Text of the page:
Aside from the usual calls of “Presidential Harassment!” and insisting that he’s innocent and somehow the target of a vast conspiracy he learned about from watching Fox News, Donald Trump’s other favorite defense mechanism is to warn about the consequences of his impeachment. Sometimes he’ll take on the role of an autocrat and warn of rioting and violence from his most ardent supporters, if he finds himself impeached. Other times, he’ll warn of the stock market crashing as a direct result of his impeachment, or that the media will suffer directly due to poor ratings, since they can no longer rely on his insane speeches or rallies to make the news. He’s made similar threats about losing re-election.
Like many of his predictions, things have not quite materialized as he imagined. The stock market hasn’t crashed yet, but the manufacturing sector is currently in a recession and growth has slowed significantly – both direct results of his own trade policies, and well before the impeachment inquiry was opened.
As for the media suffering, the major news networks have been giving his rallies and speeches less attention lately, tired of reporting on the same song and dance that lost the novelty it had back in 2016. As for the adoring fans who would be opposed to his impeachment, it’s still early on in the inquiry, but a new poll by Morning Consult and Politico uncovered an interesting trend.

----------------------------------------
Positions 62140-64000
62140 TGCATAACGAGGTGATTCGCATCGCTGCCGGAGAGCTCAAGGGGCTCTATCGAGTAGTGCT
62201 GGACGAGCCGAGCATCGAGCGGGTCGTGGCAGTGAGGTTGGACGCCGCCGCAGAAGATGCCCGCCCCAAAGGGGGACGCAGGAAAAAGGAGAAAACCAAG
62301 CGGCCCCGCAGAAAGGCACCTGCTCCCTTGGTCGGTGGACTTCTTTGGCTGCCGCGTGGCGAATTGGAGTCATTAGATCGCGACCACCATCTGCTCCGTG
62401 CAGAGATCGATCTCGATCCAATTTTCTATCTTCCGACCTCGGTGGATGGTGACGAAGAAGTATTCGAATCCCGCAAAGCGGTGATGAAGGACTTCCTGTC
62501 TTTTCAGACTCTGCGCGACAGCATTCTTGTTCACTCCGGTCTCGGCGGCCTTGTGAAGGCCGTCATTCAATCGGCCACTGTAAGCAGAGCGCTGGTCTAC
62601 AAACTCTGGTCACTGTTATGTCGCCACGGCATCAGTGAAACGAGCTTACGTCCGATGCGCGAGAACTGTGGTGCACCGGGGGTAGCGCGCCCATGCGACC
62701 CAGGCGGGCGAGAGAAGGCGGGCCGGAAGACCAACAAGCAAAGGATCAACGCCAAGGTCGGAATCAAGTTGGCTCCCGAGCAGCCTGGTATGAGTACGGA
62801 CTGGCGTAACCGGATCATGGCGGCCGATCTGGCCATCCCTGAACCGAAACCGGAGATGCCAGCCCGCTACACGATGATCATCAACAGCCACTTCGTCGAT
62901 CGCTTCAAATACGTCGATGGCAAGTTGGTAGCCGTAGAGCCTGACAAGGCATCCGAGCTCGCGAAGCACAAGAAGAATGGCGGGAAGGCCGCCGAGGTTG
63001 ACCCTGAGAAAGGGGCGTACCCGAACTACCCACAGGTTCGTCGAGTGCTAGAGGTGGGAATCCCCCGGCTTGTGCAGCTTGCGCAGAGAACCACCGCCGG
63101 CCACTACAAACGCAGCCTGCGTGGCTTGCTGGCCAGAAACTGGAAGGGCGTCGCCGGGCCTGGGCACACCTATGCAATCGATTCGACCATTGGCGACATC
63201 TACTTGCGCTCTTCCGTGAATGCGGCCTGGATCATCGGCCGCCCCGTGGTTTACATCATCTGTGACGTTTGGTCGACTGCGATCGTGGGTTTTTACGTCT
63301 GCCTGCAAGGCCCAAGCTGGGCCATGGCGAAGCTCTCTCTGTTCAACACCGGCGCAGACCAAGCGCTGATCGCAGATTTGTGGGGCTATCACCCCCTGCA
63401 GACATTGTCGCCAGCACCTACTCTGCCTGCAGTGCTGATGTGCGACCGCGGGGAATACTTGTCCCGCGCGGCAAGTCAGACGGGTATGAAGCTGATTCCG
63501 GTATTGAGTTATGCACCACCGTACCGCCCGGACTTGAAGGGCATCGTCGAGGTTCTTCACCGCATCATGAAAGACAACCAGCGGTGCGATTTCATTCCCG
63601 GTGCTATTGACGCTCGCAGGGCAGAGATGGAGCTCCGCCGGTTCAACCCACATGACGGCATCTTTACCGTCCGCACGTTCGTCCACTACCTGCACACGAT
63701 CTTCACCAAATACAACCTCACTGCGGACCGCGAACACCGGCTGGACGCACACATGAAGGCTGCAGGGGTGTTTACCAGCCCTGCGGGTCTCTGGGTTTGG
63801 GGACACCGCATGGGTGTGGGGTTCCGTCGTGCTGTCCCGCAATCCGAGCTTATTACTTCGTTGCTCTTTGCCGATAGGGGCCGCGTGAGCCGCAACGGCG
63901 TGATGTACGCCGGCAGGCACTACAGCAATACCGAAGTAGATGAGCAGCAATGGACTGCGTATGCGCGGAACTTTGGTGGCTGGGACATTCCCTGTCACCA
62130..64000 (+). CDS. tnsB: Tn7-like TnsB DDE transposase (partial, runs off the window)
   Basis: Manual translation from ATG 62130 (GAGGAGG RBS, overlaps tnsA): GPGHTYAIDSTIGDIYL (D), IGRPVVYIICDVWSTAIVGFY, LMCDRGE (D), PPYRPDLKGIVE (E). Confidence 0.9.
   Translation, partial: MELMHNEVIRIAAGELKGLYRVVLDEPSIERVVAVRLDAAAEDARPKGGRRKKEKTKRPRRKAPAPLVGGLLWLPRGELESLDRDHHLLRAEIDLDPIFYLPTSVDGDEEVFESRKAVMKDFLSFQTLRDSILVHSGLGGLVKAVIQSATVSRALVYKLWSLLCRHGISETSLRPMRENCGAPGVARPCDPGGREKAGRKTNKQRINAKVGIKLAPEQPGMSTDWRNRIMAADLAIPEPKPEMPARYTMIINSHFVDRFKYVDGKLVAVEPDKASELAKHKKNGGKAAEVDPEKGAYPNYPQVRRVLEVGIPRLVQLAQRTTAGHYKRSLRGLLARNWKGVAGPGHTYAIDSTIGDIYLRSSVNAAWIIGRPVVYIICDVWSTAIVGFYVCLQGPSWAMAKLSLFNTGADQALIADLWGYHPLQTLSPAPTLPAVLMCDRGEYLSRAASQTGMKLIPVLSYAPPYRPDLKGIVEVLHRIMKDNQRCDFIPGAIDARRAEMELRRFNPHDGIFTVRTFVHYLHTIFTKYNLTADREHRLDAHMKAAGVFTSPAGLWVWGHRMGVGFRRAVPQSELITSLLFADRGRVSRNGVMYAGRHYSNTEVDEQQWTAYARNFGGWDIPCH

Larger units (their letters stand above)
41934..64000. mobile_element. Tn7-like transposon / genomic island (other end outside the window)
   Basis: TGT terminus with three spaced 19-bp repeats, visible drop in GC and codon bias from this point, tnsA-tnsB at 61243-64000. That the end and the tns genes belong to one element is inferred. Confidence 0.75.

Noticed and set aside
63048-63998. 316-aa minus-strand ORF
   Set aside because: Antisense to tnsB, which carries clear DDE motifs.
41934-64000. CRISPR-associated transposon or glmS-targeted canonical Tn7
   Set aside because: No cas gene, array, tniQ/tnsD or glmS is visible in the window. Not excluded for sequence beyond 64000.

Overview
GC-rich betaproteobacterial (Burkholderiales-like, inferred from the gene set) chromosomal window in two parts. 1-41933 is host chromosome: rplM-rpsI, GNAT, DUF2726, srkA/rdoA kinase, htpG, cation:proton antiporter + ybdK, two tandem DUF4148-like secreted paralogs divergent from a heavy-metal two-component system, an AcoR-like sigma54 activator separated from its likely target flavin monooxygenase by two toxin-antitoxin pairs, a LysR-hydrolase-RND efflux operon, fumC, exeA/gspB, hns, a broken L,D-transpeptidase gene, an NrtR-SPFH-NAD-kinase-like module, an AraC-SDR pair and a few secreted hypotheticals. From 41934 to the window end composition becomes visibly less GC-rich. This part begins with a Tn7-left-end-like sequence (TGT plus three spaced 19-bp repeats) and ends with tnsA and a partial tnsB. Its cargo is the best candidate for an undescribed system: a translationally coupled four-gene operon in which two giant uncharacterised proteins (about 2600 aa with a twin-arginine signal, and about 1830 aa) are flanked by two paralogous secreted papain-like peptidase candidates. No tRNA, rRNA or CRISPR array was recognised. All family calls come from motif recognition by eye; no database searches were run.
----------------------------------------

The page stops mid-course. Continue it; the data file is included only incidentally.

The new poll, taken just over the past three days, showed that 43% of Americans supported opening impeachment proceedings against Trump and 43% opposed. An earlier survey taken between September 20-22 found only 36% favoring impeachment and 49% against. Aside from the dramatic increase in support, a small number of Republicans appeared to have changed their mind on the issue of impeachment – with 10% favoring impeachment, twice the number from just a few days ago. We’ll see if the number stays steady or if it continues to increase – but the narrative is not likely to get much more flattering for Donald Trump, and all his excuses for saving himself ring hollow.
James Sullivan is the assistant editor of Brain World Magazine and an advocate of science-based policy making